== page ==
Results: Results show that with varying coverage and temperature ranges, the hypothetical interventions targeting the gonotrophic cycle stages produce higher impacts than the rest in reducing the potentially infectious female (PIF) mosquito populations, due to their multi-hour mortality impacts and their applicability at multiple gonotrophic cycles. Thus, these stages may be the most effective points of target for newly developed and novel interventions. A combined HVCI with low coverage can produce additive synergistic impacts and can be more effective than isolated HVCIs with comparatively higher coverages. It is emphasized that although the model described in this paper is designed specifically around the mosquito An. gambiae, it could effectively apply to many other major malaria vectors in the world (including the three most efficient nominal anopheline species An. gambiae, Anopheles coluzzii and Anopheles arabiensis) by incorporating a variety of factors (seasonality cycles, rainfall, humidity, etc.). Thus, the model can essentially be treated as a generic Anopheles model, offering an excellent framework for such extensions. The utility of the core model has also been demonstrated by several other applications, each of which investigates well-defined biological research questions across a variety of dimensions (including spatial models, insecticide resistance, and sterile insect techniques).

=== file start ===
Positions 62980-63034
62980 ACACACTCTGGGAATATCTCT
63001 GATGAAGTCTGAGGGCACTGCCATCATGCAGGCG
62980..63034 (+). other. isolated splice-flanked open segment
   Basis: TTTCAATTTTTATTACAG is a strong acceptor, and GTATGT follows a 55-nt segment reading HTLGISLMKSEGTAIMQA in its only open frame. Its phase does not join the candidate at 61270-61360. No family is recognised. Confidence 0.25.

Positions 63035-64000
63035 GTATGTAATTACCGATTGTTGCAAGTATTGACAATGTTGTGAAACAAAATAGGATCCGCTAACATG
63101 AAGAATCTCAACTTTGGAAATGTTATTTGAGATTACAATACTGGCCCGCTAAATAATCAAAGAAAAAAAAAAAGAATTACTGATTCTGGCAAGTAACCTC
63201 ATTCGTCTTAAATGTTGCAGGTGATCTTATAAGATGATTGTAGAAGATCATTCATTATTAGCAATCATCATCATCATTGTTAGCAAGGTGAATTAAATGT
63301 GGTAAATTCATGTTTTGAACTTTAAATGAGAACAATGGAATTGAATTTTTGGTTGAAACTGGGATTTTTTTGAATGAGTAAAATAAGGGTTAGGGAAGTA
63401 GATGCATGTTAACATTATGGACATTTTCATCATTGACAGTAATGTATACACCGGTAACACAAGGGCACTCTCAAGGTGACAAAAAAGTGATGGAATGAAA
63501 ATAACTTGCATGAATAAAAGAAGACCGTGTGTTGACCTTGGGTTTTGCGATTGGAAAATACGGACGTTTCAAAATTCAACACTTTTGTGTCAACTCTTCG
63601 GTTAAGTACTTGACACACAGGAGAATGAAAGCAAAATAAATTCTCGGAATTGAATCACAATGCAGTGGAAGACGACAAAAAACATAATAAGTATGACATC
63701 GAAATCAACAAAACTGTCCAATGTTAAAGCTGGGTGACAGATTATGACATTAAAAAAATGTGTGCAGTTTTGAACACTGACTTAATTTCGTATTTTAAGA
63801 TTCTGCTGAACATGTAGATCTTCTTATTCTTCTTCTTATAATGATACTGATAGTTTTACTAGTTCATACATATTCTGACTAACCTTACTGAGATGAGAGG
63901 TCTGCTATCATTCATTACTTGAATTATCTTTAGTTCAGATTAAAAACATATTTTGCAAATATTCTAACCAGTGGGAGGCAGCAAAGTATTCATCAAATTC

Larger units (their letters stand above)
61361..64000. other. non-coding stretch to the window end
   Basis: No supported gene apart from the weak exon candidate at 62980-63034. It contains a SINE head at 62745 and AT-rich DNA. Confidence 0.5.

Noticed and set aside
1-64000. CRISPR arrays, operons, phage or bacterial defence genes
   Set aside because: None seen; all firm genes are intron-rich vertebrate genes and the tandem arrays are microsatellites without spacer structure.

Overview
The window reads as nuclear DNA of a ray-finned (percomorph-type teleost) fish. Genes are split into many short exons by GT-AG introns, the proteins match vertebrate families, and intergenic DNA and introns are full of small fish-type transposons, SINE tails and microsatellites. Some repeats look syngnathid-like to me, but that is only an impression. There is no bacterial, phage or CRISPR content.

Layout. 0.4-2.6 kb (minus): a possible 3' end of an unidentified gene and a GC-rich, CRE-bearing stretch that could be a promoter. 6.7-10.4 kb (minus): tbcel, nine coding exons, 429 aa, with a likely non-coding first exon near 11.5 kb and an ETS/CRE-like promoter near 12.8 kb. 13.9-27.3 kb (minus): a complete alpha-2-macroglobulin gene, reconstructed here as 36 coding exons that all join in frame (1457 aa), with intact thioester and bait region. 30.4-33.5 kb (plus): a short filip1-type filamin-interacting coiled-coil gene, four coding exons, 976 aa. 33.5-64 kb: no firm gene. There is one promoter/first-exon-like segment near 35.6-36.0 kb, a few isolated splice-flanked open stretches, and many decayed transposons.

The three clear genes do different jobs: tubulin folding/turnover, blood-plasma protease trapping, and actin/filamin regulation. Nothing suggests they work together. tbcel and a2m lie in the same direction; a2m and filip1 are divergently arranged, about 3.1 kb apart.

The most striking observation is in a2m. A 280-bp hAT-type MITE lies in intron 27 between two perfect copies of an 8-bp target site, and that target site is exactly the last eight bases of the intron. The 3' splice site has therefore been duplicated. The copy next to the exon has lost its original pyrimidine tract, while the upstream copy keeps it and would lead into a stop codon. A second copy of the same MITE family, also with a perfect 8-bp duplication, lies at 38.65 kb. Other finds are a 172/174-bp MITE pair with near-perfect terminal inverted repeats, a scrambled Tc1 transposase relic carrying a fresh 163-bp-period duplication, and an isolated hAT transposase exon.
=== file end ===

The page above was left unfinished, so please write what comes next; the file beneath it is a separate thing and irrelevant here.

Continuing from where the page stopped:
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Life cycle of mosquito agents in the agent-based model. The An. gambiae mosquito life cycle consists of aquatic and adult phases. The aquatic phase consists of three aquatic stages: Egg (E), Larva (L), and Pupa (P). The adult phase consists of five adult stages: Immature adult (IA), Mate seeking (MS), Blood meal seeking (BMS), Blood meal digesting (BMD), and Gravid (G). Each oval represents a stage in the model. Permissible time transition windows from one stage to another are shown next to the corresponding stage transition arrows as rounded rectangles (e.g., 18.00-06.00). Note that adult males, once reaching MS stage, remain forever in that stage until they die; adult females cycle through obtaining blood meals (in BMS stage), developing eggs (in BMD stage), and ovipositing the eggs (in G stage) until they die. The two resource-seeking adult stages (BMS and G) are marked in red. Adapted and updated from[4].